The Company that listed on the Jamaica Stock Exchange Junior Market in June 2011, is now subject to taxation on profit for the next 5 years at 50 percent of the normal corporate income tax rate of 25 percent.
Earnings per share for the quarter came in at 8 cents and 28 cents for the nine months. IC Insider projects 34 cents or $160 million for the full year to September, with $147 million or 52 cents per share projected for 2017. The stock traded at $5.60 on the Jamaica Stock Exchange junior market for a PE of 16.5 times 2016 earnings, making it one of the highest valued stock on the market.
The stock was accorded a BUY RATED ranking in November 2015 but has since been placed on a watch list when it shot to over $7 per share.

Little profit in Q4 for Lasco Financial

Lasco FinLasco Financial Services reported profit of $191 million or EPS of 15.5 cents for the March 2015 year, an improvement of 8 percent over the $177 million made in 2014. The last quarter was poor with only $10 million in profit, down sharply from $41 million made in 2014, due to a combination of developments.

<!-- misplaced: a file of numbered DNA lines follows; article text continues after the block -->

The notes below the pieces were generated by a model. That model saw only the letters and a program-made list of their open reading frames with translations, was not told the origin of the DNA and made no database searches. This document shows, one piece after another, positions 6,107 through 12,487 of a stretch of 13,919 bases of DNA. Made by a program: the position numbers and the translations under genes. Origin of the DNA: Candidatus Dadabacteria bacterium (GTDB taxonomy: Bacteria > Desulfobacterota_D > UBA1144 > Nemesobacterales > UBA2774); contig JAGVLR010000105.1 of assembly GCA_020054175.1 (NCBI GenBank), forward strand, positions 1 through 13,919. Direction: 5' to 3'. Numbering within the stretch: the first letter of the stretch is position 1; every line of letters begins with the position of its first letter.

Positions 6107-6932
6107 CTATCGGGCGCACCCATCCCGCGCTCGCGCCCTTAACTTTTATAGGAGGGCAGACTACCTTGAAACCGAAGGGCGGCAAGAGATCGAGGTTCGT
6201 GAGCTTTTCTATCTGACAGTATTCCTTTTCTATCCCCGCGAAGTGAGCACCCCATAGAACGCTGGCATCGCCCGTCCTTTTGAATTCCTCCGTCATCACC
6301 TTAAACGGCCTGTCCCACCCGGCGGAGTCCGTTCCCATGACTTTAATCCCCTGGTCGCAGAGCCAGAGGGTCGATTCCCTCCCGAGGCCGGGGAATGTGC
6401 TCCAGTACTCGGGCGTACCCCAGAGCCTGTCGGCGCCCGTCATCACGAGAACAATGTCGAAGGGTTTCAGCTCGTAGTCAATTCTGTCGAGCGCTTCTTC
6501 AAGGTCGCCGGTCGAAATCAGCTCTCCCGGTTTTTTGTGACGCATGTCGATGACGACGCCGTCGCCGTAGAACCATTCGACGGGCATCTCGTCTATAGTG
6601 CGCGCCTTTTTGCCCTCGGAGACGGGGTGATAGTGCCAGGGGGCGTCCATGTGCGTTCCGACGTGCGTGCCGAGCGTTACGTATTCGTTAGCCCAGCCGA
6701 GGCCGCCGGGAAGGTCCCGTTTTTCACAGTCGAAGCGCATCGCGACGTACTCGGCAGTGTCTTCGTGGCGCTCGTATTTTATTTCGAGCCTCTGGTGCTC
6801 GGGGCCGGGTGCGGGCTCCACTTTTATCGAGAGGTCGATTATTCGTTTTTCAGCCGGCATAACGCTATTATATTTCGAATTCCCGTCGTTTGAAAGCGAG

Revenue for the last quarter hardly grew, ending at $148 million versus $145 million in the 2014 quarter while expenses grew by $28 million due mainly to increased spend on marketing and selling expenses. Jacinth Hall-Tracey, Managing director indicated that the period suffered from squeezed margins on foreign exchange trading and foreign exchange losses in the quarter, resulting from the revaluation of the Jamaican dollar and greater stability of the exchange rate. Loan disbursements slowed as credit rating data used in assessing potential clients resulted in lower loan approvals.